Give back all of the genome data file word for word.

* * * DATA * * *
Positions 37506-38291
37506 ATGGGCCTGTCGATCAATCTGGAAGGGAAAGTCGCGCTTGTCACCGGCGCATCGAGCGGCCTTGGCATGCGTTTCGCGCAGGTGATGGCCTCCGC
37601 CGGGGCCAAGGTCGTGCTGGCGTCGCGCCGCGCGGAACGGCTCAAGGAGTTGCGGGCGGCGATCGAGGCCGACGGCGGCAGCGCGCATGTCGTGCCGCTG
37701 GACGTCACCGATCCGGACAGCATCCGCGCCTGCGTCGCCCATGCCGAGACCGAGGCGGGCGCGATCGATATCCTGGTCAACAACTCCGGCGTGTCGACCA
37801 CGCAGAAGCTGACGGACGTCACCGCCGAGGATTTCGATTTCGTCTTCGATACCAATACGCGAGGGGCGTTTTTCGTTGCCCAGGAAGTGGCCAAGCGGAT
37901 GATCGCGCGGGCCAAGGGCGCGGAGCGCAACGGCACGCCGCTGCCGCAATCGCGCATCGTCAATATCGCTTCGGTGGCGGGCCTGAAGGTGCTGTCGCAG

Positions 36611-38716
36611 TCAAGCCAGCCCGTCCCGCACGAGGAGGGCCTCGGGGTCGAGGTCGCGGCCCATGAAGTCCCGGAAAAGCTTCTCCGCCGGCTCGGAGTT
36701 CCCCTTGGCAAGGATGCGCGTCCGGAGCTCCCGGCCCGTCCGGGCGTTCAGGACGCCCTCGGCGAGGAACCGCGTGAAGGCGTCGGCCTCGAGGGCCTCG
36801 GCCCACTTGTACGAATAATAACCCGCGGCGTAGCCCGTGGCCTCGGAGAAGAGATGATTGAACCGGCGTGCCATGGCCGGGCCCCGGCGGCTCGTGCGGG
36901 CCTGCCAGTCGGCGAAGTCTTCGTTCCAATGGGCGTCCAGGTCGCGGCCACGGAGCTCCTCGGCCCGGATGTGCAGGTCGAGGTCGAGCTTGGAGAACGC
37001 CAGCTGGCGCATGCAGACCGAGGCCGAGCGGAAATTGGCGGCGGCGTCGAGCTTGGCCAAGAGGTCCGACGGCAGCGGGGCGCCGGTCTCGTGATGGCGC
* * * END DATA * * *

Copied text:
Positions 37506-38291
37506 ATGGGCCTGTCGATCAATCTGGAAGGGAAAGTCGCGCTTGTCACCGGCGCATCGAGCGGCCTTGGCATGCGTTTCGCGCAGGTGATGGCCTCCGC
37601 CGGGGCCAAGGTCGTGCTGGCGTCGCGCCGCGCGGAACGGCTCAAGGAGTTGCGGGCGGCGATCGAGGCCGACGGCGGCAGCGCGCATGTCGTGCCGCTG
37701 GACGTCACCGATCCGGACAGCATCCGCGCCTGCGTCGCCCATGCCGAGACCGAGGCGGGCGCGATCGATATCCTGGTCAACAACTCCGGCGTGTCGACCA
37801 CGCAGAAGCTGACGGACGTCACCGCCGAGGATTTCGATTTCGTCTTCGATACCAATACGCGAGGGGCGTTTTTCGTTGCCCAGGAAGTGGCCAAGCGGAT
37901 GATCGCGCGGGCCAAGGGCGCGGAGCGCAACGGCACGCCGCTGCCGCAATCGCGCATCGTCAATATCGCTTCGGTGGCGGGCCTGAAGGTGCTGTCGCAG

Positions 36611-38716
36611 TCAAGCCAGCCCGTCCCGCACGAGGAGGGCCTCGGGGTCGAGGTCGCGGCCCATGAAGTCCCGGAAAAGCTTCTCCGCCGGCTCGGAGTT
36701 CCCCTTGGCAAGGATGCGCGTCCGGAGCTCCCGGCCCGTCCGGGCGTTCAGGACGCCCTCGGCGAGGAACCGCGTGAAGGCGTCGGCCTCGAGGGCCTCG
36801 GCCCACTTGTACGAATAATAACCCGCGGCGTAGCCCGTGGCCTCGGAGAAGAGATGATTGAACCGGCGTGCCATGGCCGGGCCCCGGCGGCTCGTGCGGG
36901 CCTGCCAGTCGGCGAAGTCTTCGTTCCAATGGGCGTCCAGGTCGCGGCCACGGAGCTCCTCGGCCCGGATGTGCAGGTCGAGGTCGAGCTTGGAGAACGC
37001 CAGCTGGCGCATGCAGACCGAGGCCGAGCGGAAATTGGCGGCGGCGTCGAGCTTGGCCAAGAGGTCCGACGGCAGCGGGGCGCCGGTCTCGTGATGGCGC